Plastic-free July has been a challenge which was embraced right across the school, but in our Kitchen Garden it’s not just for July, August, or September – this is an everyday practice all year long. Their mantra is “sustainability” and their catch-cry is
reduce, reuse, recycle and repurpose.
Every year through this program, our Year 4 and Year 5 students learn how to decrease their environmental footprint. In this post Terri Sharpe (our Garden Teacher) explains the myriad of ways they do this in the Kitchen Garden Program. [Editor’s note]
All year 4 and 5 students are involved in our Kitchen Garden Reuse, Recycle and Repurpose Program where we are:
• Reusing donated 3L plastic bottles for worm wee collection
• Repurposing donated plastic milk bottles into new labels for our potted plants and seedlings (they are also waterproof which is a big bonus)
• Making seedling pots from used half lemons from the kitchen
• Making seed pots from toilet paper rolls
• Reusing the blue plastic twine on our hay bales for tying up our plants
• Repurposing donated 1L and 2L clear plastic bottles as mini greenhouses on our grafted avocados
• Reusing donated seedling punnets of all sizes for our own seedling propagation
• The garden is almost completely plastic free – all small pieces of plastic are removed from site
• We removed several large plastic posts and replaced them with ceramic cracked pots donated by Lazarus Horticulture and Uscape Garden Centre (that would otherwise have ended up in landfill), the kids glued them back together
• We have several ornaments from Uscape Garden Centre that were destined for landfill but the kids glued them back together and now they watch over the garden (they are fairies)
• We have a large donated mosaic bath that is now our fishpond
• Students designed the outer bath wire surround made of old pool noodles and reticulation piping that stops sharp edges from scratching the kids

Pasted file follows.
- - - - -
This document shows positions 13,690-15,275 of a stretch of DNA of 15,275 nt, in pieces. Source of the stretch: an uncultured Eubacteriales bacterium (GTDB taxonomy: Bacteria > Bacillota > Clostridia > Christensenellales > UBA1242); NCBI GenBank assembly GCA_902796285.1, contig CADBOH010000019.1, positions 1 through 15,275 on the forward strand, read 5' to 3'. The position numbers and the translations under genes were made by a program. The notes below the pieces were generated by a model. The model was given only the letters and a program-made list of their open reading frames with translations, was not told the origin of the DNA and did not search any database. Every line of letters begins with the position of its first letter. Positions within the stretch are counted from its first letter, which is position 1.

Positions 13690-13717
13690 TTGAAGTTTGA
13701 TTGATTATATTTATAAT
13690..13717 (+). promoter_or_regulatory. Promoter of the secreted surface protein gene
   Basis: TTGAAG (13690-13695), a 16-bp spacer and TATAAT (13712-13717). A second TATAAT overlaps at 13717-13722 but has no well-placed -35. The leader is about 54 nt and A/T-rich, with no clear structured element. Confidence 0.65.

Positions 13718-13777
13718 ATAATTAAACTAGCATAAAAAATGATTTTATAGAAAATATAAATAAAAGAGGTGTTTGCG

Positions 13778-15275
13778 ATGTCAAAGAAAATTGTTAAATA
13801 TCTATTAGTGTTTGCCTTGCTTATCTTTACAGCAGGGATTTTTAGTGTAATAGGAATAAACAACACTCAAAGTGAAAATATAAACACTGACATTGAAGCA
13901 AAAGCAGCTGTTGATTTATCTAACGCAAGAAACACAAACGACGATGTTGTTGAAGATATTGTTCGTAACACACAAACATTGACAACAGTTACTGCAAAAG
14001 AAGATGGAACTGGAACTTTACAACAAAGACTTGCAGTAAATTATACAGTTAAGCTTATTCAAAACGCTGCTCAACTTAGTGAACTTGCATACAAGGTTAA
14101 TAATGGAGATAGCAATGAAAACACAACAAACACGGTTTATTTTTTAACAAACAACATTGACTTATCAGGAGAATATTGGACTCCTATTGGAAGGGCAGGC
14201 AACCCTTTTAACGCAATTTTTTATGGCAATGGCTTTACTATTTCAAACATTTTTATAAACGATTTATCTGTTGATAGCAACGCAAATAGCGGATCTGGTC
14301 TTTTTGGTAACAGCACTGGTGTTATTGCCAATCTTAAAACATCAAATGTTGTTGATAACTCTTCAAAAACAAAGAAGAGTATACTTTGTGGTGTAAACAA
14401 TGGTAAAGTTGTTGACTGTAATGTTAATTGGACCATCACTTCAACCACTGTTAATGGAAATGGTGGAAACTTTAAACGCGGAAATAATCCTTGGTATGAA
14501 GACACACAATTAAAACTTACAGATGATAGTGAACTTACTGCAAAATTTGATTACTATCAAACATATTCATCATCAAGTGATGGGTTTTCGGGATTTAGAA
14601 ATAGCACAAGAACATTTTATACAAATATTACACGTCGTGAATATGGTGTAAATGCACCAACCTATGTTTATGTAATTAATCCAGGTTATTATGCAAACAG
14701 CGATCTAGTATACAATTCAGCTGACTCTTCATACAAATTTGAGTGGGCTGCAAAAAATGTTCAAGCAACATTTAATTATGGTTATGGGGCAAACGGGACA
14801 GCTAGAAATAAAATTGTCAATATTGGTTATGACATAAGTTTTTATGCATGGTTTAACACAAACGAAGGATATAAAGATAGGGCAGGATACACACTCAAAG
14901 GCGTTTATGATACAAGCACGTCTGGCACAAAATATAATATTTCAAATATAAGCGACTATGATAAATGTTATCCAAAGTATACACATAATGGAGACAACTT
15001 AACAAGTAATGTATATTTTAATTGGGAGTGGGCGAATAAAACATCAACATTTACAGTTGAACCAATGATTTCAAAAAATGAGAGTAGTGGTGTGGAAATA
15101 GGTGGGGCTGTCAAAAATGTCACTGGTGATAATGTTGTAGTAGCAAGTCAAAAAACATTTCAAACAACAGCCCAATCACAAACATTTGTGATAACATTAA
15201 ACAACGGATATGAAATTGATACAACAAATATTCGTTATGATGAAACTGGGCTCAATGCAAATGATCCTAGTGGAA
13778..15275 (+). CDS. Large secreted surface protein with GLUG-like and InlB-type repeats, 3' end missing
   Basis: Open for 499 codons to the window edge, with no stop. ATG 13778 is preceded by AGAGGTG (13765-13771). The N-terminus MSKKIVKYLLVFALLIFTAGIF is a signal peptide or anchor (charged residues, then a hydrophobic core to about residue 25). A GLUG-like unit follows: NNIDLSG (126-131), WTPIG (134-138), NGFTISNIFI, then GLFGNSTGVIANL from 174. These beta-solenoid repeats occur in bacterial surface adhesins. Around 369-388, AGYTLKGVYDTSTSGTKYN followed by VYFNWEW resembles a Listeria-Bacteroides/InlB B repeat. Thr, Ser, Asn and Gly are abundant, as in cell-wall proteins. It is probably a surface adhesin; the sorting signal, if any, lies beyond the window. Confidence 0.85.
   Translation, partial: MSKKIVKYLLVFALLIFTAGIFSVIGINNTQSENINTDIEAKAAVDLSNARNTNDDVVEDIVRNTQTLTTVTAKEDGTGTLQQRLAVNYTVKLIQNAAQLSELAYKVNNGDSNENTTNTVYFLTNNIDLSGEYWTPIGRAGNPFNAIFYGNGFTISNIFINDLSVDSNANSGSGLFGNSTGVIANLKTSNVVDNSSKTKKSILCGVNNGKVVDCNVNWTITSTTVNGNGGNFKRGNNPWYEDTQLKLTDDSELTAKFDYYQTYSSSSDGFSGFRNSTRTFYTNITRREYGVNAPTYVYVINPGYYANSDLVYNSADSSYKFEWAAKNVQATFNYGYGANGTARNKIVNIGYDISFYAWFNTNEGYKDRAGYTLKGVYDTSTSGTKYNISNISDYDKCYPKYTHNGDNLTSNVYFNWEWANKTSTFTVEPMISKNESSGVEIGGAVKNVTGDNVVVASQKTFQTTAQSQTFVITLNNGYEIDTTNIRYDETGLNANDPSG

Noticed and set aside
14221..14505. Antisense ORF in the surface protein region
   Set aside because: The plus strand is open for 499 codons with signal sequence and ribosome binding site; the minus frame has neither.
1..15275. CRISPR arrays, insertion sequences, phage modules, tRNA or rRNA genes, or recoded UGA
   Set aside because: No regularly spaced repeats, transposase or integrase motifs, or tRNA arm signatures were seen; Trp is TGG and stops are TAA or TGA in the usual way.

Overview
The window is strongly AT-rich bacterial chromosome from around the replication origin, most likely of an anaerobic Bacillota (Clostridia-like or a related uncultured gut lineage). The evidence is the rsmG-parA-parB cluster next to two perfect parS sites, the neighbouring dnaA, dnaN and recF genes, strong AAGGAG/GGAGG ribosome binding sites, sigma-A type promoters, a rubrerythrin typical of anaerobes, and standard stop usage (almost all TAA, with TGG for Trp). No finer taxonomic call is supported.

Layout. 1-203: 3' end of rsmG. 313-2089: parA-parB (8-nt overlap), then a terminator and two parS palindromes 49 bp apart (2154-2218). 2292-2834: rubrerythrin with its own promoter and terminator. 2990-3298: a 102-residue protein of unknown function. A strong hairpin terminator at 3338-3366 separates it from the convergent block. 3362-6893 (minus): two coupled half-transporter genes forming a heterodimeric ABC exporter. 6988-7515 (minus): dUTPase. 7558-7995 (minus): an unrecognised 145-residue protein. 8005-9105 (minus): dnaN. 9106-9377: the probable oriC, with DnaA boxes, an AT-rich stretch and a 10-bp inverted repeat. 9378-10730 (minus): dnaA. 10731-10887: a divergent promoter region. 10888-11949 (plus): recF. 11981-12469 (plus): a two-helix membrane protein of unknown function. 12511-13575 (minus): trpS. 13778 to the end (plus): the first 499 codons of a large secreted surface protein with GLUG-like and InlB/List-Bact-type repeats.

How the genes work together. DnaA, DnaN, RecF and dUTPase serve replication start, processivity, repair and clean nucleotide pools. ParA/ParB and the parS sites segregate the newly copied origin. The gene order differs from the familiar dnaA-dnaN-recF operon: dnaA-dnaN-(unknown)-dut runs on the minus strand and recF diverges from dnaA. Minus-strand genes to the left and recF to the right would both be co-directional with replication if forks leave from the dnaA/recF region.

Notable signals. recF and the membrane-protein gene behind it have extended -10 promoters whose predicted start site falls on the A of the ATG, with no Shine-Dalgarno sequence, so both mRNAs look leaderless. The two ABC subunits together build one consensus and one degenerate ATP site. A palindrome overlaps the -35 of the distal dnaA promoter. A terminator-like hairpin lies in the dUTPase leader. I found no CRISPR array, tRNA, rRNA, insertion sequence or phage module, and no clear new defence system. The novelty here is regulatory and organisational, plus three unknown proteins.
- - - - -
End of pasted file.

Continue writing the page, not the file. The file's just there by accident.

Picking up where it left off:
• Reusing large plastic dog food bags for our anti-cabbage moth sticks used throughout the garden
• Repurposing donated small plastic fruit containers commonly used at Coles and Woolworths into mini greenhouses
• We also replaced all plastic large pots with ceramic pots for a longer life
• We also removed all tyres from the garden (as the rubber and chemicals can leach into the plants we grow)
• Donated glass jars have their labels removed and are used for a multitude of purposes
• Cardboard boxes go into our worm farms for a protection layer
• Of course there is also the food scrap collection from Mr McLeod’s year 4s every week to feed our worms
• Kitchen waste to our compost pile and chickens
• Our water tank collects rain water from nearby classroom roofs and we use that for summer watering
• Green waste generated from the garden goes back into the garden – being turned back into soil via our compost piles
• We collect empty plant pots of all sizes from Home Hardware that would otherwise go to landfill
• We also annually receive a large donation of past use-by-date packet seeds from Fothergill’s that would otherwise end up in landfill
Many of the above involve the community and their generous donations to the school, hence why we literally now have hundreds of many of those items – all being reused, repurposed and recycled into useful items that we otherwise would have had to buy (or may have gone to landfill).
We don’t just ask the kids to collect these items – we explain what the purpose of the collection is and how it can benefit our local community (eg the school), the wider community (eg Margaret River town) and the larger community (eg the world, or our country). We also actively involve the kids in the decisions regarding what we should be recycling, and how we can continually be recycling in the KG Program, but also at home. This encourages ownership of the recycling process, and hopefully transfers recycling principles to the home.
Good for the kids, good for the community and good for our environment!
We interviewed three of the Year 4 students from T14 and this is what they had to say.
“We can use recyclables to do jobs for us and then we don’t have to buy new things.” Mia B.
“When we recycle it saves money. It’s all about the money now days.” Jack O’B.
“Look at the bath. It’s recycled – now it’s our fishpond.” Koa H.
“What an inspiring list of ways to push back against waste and protect the clean, green environment we enjoy in Margaret River. We can learn a lot from you, students!” Mrs Veary
Written and photos by Terri Sharpe, Posted by D. Veary